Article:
In response to community concerns about violence and increased law enforcement at Wharton High earlier this year, school administration and district officials held a series of five meetings — at Turner Bartels K-8 school, Hunter’s Green (HGE) and Heritage elementary schools and Van Buren and Benito middle schools — between April 4 and April 11.
Designed to be smaller, more intimate gatherings where parents could ask questions freely, the meetings were attended by what could hardly be called “crowd” — in fact, a fraction of the hundreds of parents who showed up back in February for a larger meeting held on campus at Wharton were at the five meetings combined.
The meetings were led by principal Brad Woods, who, in a strange twist, announced his resignation from Wharton after 10 years at the school the morning after the final meeting at Benito.
In addition to Woods, the school’s six assistant principals and district staff — including Area 3 superintendent Dr. Anna Brown, who oversees Wharton and all of the New Tampa-area Hillsborough County public schools, and former HGE principal Kristin Tonelli, who is now the Area 3 leadership coach — attended all five. New Tampa-area Hillsborough District 3 School Board member Cindy Stuart attended all but one.
At the New Tampa-area meetings, attendance varied.
Administrators outnumbered parents 7-4 at the Heritage meeting, by far the least attended. The meetings at Hunter’s Green and Benito had about 30 parents each; roughly 20 were at Turner Bartels.
Some parents in attendance did express concern about the low turnout.
“I’d love to see more parents here,” said Jennifer Brooks, a Wharton parent.
But, administrators say their goal was to connect with the parents who did show up, no matter how many there were.
Woods stressed at each meeting that school officials had heard from parents on issues like better communication and student support, and improving school pride, which could include things like beautification.
A request has been made to have Wharton painted, but the cost could be $225,000 and the School Board would have to approve funding for that project. A campus clean-up and beautification day will be held on Saturday, April 28.
Parents and community members are invited to attend, although details on time and exactly what improvements will be made were not available at our press time.
Woods explained at the first meeting that new soap dispensers were being ordered that could not be as easily removed from the walls. Apparently, some students would empty the dispensers so that it was difficult to keep them filled. At the last meeting at Benito, Woods announced that the new dispensers had been installed.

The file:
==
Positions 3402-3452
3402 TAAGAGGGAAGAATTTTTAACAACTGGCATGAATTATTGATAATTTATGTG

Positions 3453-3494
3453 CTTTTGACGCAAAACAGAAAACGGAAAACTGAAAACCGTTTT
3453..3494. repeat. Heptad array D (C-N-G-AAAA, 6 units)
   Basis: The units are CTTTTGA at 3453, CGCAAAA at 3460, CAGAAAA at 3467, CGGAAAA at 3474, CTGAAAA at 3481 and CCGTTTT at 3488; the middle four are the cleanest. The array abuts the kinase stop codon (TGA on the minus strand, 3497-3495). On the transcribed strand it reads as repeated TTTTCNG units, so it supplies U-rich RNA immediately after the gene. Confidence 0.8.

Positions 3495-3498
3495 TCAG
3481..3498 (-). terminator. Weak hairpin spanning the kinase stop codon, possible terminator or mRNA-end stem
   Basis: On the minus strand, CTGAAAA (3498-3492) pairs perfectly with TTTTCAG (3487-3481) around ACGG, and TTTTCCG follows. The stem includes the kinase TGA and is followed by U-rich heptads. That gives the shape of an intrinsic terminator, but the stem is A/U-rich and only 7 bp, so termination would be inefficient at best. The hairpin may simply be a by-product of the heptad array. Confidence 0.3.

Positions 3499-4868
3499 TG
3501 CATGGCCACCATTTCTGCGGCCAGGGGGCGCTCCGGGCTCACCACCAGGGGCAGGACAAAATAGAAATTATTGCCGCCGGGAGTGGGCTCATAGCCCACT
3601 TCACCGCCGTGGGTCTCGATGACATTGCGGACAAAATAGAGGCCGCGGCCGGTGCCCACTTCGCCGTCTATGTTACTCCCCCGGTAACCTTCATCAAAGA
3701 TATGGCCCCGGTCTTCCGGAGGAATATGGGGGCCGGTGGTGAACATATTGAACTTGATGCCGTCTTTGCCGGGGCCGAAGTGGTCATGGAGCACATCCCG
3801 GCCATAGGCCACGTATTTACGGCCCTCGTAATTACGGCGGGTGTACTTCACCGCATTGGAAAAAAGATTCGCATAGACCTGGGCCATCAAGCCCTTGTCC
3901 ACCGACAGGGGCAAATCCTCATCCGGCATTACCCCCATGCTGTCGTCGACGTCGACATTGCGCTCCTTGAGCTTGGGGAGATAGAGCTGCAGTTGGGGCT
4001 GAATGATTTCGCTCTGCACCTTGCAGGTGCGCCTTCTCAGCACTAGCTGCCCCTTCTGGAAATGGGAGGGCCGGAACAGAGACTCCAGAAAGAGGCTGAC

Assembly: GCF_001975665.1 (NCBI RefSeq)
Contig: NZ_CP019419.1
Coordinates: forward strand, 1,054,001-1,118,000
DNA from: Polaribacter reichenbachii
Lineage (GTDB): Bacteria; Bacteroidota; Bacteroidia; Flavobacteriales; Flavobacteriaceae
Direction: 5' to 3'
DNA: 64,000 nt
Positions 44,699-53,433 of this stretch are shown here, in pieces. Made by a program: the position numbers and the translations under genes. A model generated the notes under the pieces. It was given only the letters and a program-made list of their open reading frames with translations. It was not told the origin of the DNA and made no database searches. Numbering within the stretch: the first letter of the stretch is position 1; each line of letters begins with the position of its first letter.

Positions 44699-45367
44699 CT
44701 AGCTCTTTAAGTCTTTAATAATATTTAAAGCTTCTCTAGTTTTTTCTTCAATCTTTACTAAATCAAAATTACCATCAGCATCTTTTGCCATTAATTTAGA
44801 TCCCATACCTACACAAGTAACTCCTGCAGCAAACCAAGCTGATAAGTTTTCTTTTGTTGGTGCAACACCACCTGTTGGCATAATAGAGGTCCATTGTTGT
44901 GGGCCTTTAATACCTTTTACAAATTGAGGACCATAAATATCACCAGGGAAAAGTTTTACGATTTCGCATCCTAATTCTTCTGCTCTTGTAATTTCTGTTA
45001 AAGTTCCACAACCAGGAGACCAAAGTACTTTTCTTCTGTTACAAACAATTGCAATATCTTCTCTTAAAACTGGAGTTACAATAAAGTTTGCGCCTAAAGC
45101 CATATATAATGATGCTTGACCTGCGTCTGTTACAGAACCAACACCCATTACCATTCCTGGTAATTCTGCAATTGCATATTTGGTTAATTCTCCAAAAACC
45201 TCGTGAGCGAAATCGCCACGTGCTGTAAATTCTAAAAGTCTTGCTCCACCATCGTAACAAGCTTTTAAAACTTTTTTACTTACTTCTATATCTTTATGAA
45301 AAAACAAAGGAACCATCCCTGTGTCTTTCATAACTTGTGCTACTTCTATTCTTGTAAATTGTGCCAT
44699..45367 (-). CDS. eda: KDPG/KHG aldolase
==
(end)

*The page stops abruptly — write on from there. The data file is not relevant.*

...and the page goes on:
He also addressed the issue of the smell of marijuana coming from the 100 Hall bathrooms at two of the meetings. Woods reported that a teacher reported the smell to the office earlier last week, and when no one was found in the restroom at the time, administrators reviewed security video and searched students seen going into or coming out of the bathroom during that time.
One student who was found with marijuana was suspended and arrested.
While administrators insist problems at the school stem from both local students who attend Wharton from New Tampa’s 33647 zip code and those who are bused in from outside of it, Woods reported that one parent has met with School Board member Cindy Stuart to propose new boundaries for Wharton, beginning a long process that could potentially end in rezoning at some point in the future.
Parents seemed to be reassured that the violence that was prevalent on campus a few months ago had calmed down. So, questions turned to issues of safety.
“We have your prized possessions here,” Woods said, adding that at Wharton, the perimeter of the school is being examined, and changes have been made to keep the students safer, such as opening and closing gates as needed, rather than leaving a gate open all day.
“It’s comforting to hear they’re managing the fighting situation and bringing it down to a normal level,” said Dale Miller, whose two children attend Wharton.
Following the final meeting at Benito on April 11, Brooks echoed the sentiments of several parents who attended the meeting. “I think they’re moving in the right direction,” she says. “I don’t expect everything to be fixed overnight, but I want to be kept in the loop.”
She says her 10th-grade daughter loves Wharton and she has no hesitations about her eighth-grade daughter attending the school next year.
“My two questions for any school are always, will you be safe, and will you be challenged?,” said Brooks. “The answer at Wharton is yes (to both).”
Brooks’ friend Christine Bonatakis has a daughter in eighth grade who will attend Wharton next year. “We have lots of friends and neighbors who attend Wharton and they’re happy,” Bonatakis said. “I feel very comfortable with my decision.”